Rumors that Microsoft or Google might deliver their own custom Application Processor chips-- just as Apple had-- never materialized. That's because neither company could rationalize such a massive investment at tremendous risk, largely because neither could manage to profitably sell commercially significant numbers of tablets on a scale comparable to Apple. Beyond tablets, Microsoft and Google were also failing to sell desktops, notebooks, netbooks, TV boxes, and various other hybrid devices or new categories, despite optimism for their Surface and Pixel brands.


Microsoft produced a variety of Surfaces that failed to stick


It turned out that there were not infinite opportunities to earn massive revenues from computing products. Further, the window of opportunity for establishing a tablet business appeared to be rapidly closing before anyone apart from Apple could leverage that opportunity to build a silicon architecture.

Apple had earlier found itself in a similar predicament with the Macintosh, first when using Motorola 68k chips and then PowerPC chips, in an industry where massive economies of scale were favoring Intel x86 processors. Apple's only recourse was to eventually adopt x86 for its own Macs in 2006.

Yet not even ten years later, the companies that realized a bit too late that they'd similarly failed to take hold of their own silicon destiny in mobile devices didn't have the option to adopt Apple's chips, because its A-series chip development was proprietary and custom-designed for only one client: Apple itself.

Microsoft, Google, Samsung, and other Android tablet, netbook, and phone makers would have to settle for off the shelf ARM chips from vendors such as Nvidia and Qualcomm, even as Apple kept pushing its own A-series chips ahead in ways even Qualcomm couldn't, largely because Apple was effectively selling higher-end products driving the profits that could afford the constant investment in aggressive annual leaps in performance and battery efficiency.


Google's history of tablets was only a year behind iPad, but never caught up and never invested in its own silicon.


And while tablet unit sales suggested on the surface that Apple's success with iPad was running out of steam in 2015, the reality was that the company's investment in mobile devices with larger displays-- along with the powerful CPUs and GPUs to power those larger screens-- was enabling Apple to not only build ever faster iPads but also to begin selling larger, and more lucrative iPhones as well.

Apple's larger iPhone 6 and iPhone 6 Plus ended up inhaling most of the market for larger premium phones, a segment initially pioneered by Samsung and Motorola. Apple also raised the pricing of its larger, high-end iPhones, but rather than losing sales to cheaper competitors, its iPhone sales reached new peaks in both volumes sold and in average selling prices. Pundits enraptured with sub-$300 phones were wrong: the most valuable customers globally voted with their dollars to gain access to better, more advanced technology, rather than just cheaper phones.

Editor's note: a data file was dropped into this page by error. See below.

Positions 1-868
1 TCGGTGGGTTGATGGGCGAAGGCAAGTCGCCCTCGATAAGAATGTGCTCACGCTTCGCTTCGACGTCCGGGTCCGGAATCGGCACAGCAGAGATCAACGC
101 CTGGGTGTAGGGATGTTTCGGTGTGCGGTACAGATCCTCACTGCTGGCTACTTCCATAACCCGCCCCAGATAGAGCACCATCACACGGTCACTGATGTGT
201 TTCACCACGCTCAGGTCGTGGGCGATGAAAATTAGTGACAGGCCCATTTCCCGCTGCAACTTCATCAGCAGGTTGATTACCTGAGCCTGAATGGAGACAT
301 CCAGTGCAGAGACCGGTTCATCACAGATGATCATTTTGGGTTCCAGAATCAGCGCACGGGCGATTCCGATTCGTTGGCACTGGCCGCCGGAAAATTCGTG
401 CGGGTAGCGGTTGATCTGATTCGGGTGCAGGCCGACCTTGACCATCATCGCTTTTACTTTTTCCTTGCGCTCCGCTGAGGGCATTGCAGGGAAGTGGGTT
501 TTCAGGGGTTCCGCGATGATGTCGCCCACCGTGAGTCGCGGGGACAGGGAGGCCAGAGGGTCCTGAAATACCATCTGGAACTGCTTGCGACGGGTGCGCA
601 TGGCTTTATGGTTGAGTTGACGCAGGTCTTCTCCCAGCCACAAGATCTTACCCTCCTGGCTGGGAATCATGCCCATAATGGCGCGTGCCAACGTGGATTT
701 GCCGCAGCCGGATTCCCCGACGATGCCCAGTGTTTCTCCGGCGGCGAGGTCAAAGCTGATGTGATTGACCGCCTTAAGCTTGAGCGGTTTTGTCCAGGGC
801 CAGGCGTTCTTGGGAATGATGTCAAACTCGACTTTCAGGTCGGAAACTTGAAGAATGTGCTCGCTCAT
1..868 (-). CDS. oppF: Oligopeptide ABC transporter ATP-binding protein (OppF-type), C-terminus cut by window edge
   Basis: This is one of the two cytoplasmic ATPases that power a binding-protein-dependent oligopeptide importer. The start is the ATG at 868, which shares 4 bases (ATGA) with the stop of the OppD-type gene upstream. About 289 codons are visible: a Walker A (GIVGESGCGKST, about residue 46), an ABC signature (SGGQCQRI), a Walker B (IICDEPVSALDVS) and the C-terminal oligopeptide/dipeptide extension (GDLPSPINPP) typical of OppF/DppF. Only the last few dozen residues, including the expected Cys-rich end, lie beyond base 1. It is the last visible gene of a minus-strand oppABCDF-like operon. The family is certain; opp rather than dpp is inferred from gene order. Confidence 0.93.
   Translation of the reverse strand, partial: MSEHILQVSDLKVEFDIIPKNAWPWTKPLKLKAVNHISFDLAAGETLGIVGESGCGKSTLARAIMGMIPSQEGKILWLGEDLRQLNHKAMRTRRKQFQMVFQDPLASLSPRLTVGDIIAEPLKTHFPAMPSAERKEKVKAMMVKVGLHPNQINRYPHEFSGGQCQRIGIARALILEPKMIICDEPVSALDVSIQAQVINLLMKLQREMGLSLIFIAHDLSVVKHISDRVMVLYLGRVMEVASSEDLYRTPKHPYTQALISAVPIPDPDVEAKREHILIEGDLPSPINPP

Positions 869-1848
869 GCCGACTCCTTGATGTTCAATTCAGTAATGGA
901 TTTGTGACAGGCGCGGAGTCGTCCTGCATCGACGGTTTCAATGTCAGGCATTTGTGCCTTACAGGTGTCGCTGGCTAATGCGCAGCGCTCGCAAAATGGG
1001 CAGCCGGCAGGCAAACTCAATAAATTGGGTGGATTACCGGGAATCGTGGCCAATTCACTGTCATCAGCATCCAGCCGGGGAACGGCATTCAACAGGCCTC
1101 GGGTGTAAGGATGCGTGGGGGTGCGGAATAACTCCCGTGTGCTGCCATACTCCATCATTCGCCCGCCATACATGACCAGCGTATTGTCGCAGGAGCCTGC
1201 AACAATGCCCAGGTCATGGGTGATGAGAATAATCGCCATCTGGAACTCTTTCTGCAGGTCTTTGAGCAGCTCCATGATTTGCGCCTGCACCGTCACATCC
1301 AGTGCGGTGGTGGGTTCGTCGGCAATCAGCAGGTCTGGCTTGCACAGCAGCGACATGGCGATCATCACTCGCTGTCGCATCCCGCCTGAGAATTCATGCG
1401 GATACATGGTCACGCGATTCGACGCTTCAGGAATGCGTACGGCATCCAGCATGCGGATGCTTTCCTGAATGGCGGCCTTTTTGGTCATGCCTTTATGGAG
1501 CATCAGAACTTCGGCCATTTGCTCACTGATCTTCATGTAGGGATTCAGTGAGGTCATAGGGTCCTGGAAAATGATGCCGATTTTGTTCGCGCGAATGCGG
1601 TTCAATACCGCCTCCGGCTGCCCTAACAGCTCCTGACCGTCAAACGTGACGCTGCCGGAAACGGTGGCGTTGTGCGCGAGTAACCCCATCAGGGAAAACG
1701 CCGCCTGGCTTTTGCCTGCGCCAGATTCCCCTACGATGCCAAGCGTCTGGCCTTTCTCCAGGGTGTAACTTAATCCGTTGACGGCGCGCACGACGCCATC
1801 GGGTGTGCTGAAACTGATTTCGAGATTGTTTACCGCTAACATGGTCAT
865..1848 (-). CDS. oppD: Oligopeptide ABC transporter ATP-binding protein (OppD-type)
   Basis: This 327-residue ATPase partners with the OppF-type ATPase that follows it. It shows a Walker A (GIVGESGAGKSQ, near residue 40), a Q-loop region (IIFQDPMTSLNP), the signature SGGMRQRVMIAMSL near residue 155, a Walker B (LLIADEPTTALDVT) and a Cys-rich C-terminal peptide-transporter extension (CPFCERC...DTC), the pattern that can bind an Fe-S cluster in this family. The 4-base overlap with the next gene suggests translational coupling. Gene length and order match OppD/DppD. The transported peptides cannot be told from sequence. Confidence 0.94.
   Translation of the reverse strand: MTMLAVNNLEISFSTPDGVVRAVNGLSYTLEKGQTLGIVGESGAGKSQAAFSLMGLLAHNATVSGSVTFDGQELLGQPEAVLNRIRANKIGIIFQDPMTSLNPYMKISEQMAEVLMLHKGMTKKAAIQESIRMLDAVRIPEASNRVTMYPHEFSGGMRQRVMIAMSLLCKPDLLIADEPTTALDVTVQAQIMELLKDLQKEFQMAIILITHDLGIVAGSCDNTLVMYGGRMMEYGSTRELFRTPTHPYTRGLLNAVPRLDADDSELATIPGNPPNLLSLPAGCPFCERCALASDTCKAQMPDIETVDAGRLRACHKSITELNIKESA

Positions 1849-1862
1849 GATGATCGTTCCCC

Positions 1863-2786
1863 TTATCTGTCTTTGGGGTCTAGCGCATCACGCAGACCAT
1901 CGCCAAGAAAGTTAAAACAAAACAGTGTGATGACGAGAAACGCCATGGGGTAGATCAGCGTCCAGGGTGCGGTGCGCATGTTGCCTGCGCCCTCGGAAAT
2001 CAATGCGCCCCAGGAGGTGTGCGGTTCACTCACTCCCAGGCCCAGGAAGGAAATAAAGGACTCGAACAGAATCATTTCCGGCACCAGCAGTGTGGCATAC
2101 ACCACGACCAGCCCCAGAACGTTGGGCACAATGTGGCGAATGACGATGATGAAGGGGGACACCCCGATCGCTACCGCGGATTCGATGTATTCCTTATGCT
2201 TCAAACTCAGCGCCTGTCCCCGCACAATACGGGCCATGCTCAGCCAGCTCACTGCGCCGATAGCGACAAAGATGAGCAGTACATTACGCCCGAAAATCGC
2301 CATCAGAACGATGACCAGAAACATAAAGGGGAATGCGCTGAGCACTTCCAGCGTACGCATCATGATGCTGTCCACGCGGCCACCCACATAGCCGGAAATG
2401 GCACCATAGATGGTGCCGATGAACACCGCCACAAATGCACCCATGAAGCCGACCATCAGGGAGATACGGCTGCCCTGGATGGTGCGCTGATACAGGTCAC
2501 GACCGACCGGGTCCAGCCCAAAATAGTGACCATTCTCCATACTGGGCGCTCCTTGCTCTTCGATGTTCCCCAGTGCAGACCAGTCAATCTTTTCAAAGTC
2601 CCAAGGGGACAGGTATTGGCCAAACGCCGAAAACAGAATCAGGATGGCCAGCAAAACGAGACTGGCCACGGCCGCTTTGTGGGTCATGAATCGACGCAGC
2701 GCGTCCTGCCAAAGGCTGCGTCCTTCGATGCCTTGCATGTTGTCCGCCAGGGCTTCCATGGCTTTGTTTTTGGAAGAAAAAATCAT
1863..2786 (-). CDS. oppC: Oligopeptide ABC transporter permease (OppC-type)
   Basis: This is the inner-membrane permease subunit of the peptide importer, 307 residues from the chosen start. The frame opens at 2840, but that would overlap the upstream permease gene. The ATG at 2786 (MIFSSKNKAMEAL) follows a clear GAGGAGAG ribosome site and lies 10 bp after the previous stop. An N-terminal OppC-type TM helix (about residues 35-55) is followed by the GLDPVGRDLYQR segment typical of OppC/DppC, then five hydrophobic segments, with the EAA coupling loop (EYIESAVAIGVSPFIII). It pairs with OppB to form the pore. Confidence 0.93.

Cheap Androids were growing in unit volumes but were not profitable enough to finance the bleeding-edge future of mobile technology. That applied not only to tablets, but also to another market segment that Samsung, Google, Motorola, and other Android licensees had attempted to wrangle years ahead of Apple: smartwatches.

Apple takes a SiP, leaves nothing behind

Alongside its launch of iPhone 6 the previous fall, Apple had also unveiled an initial preview of Apple Watch. A few months later, Apple Watch went on sale in the spring of 2015 and rapidly began devastating Samsung's flashy experiment with Galaxy Gear, the wearable product line it had been trying to sell over the past two years.

Apart from Samsung's phablets that iPhone 6 had trampled at launch, Galaxy Gear watches had been the only significant product category where Samsung appeared capable of leading, simply because Apple hadn't entered the space. Now that it had, Samsung's watches began to look as commercially fragile as its tablets, premium smartphones, phablets, and portable music players.

Pretty incredibly, Apple had developed its entirely new "System in Package" S1 as a wearable computer module capable of running a subset of iOS for Apple Watch, in parallel with its second-generation 64-bit A8 and while also moving the A8 to TSMC. And beyond just competing with Samsung's Tizen-based Galaxy Gear, Apple Watch also absolutely destroyed both Microsoft's simple Band and Google's elaborate Android Wear platform, as well as other existing wearable platforms including Pebble and Fitbit. Apple Watch then set out to inhale the revenues of the conventional luxury watch market.

Apple S1
Apple's marketing image of the new S1, its first System in Package